So is this what your research ultimately hopes to achieve – a way to move forward?
The idea was to develop a decolonising framework that could account for the mobility, continuity and heterogeneity of Indigenous multimodal approaches to history-making. This was done not only with objective of facilitating the recognition of Indigenous cultural productions as valid forms of doing history, but to stress how learning from the lives of historical figures like Pemulwuy, Jandamarra and Yagan requires a non-Indigenous public to engage with their incarnations across different media and across different times to truly understand what their legacies entail in the present, and how they are shaped by Indigenous cultural activists. We don’t just need to sit down and listen; we need to sit down, listen and engage and act upon them. There is a need to move forward.
It’s something that could be taken up with many other stories too. It’d be interesting to see other people engaging with the stories of Tunnerminnerwait and Maulboyheenner, Musquito, Dundalli and Windradyne [(each from different Indigenous countries)], or the role of Indigenous women in the resistance for example. In the story of Jandamarra the role of Jandamarra’s mother and wife were crucial in the fight, so that’s another direction of research.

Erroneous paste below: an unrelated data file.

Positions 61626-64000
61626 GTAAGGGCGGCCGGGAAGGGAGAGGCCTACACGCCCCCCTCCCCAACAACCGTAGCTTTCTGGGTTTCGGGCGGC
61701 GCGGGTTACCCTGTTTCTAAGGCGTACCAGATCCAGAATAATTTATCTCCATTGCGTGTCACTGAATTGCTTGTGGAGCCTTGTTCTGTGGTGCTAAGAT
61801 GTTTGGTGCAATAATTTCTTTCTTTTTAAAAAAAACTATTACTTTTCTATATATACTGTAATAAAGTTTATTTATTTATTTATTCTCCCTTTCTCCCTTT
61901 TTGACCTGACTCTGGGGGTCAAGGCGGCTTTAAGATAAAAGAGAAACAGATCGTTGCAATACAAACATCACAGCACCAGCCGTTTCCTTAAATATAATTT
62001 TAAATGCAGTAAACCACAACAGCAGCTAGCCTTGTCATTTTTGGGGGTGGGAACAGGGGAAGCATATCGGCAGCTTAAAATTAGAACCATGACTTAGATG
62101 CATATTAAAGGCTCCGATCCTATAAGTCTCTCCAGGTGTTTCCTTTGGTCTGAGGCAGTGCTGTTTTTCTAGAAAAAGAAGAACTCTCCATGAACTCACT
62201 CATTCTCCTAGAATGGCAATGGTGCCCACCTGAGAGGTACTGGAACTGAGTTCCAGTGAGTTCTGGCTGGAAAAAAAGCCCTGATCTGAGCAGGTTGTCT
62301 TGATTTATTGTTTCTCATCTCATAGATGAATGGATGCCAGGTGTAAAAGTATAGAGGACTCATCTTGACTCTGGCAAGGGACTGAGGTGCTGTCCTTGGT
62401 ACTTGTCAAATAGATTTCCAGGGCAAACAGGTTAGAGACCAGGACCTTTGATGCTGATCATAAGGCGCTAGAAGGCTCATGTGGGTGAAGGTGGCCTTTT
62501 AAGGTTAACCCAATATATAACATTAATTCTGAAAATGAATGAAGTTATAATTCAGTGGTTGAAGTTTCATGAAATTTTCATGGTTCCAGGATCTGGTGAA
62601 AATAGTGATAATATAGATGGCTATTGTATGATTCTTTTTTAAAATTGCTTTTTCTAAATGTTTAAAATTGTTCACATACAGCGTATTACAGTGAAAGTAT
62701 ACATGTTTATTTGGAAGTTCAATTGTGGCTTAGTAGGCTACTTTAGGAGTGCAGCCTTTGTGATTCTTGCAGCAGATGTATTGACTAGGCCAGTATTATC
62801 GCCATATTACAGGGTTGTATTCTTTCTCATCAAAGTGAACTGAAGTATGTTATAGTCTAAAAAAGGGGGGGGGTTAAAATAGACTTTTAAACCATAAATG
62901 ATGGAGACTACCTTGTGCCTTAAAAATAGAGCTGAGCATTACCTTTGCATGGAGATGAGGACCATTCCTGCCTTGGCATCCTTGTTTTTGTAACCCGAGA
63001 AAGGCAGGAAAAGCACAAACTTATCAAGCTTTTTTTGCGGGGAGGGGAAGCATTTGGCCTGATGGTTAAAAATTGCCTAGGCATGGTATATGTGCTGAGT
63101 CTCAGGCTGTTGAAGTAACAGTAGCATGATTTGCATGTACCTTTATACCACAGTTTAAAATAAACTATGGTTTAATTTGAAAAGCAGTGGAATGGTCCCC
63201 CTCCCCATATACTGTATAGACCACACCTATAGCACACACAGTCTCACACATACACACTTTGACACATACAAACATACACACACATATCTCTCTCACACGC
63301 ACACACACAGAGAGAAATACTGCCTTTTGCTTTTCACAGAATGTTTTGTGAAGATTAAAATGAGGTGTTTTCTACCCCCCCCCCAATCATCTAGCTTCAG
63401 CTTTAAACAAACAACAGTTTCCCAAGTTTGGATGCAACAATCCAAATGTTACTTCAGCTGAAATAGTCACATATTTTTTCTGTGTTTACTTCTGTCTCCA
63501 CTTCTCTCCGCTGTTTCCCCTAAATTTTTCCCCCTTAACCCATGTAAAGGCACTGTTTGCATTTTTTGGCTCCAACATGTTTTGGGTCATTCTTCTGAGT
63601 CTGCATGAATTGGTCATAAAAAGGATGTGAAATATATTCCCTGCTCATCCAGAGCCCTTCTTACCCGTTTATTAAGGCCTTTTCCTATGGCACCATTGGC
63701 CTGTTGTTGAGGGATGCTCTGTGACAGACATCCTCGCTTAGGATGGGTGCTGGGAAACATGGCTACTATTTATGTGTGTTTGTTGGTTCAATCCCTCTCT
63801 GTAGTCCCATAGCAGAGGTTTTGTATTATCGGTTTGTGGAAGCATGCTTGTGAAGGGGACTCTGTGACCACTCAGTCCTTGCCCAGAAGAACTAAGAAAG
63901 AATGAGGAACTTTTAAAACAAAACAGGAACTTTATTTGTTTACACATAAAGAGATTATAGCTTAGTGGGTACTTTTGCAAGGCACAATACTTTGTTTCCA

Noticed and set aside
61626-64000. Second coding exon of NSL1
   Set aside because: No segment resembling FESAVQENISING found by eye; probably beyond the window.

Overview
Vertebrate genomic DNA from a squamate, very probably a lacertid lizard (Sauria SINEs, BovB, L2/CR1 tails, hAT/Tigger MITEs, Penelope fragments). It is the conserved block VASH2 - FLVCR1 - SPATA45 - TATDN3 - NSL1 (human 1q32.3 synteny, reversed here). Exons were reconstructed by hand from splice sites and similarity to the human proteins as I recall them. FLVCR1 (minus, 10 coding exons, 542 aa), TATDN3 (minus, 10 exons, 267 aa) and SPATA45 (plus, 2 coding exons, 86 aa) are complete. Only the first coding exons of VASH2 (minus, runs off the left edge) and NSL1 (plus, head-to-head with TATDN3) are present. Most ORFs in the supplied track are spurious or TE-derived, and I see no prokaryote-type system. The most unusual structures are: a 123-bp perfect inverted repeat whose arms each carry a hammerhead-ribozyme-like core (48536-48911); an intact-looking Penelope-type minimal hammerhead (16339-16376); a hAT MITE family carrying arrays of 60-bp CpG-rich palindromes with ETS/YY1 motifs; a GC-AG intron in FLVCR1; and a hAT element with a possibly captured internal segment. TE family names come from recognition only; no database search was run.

I think it has practical implications for policy as well, for example the way the curriculum is taught – how are these stories taught and for what purpose? Do you just use textbooks or do you use film and art? I think it’s crucial to recognise the importance of not just ‘teaching’ Indigenous histories, but of doing so using also Indigenous ways of doing it, involving communities, as well as cultural producers and cultural activists to stress how these stories are still alive.
I suppose this might also have an impact for the new migrants coming to Australia as in: how much, as migrants to this country, do we know about the many Indigenous sovereign nations? As much as we might be considered minority groups and different from ‘white Australia’, we are still part of a settler colonial state, we still benefit from the genocide that occurred, so we are very much part of the system. We have a responsibility to engage more with these stories, to know them and to learn from them.
It’s not good enough to say, ‘why didn’t anybody tell us?’ We should be actively looking for this information and these stories are out there so it’s a question of: why don’t we act upon them? Why aren’t we in a position to see how important they are?
Even for new migrants to engage more actively to learn about the place you live in, not just the white history of the place. And it’s so much more satisfying, I feel privileged to have lived in a place for four years where we have the longest continuing culture in the world. There is so much to be learnt from it, if we only engaged a bit more.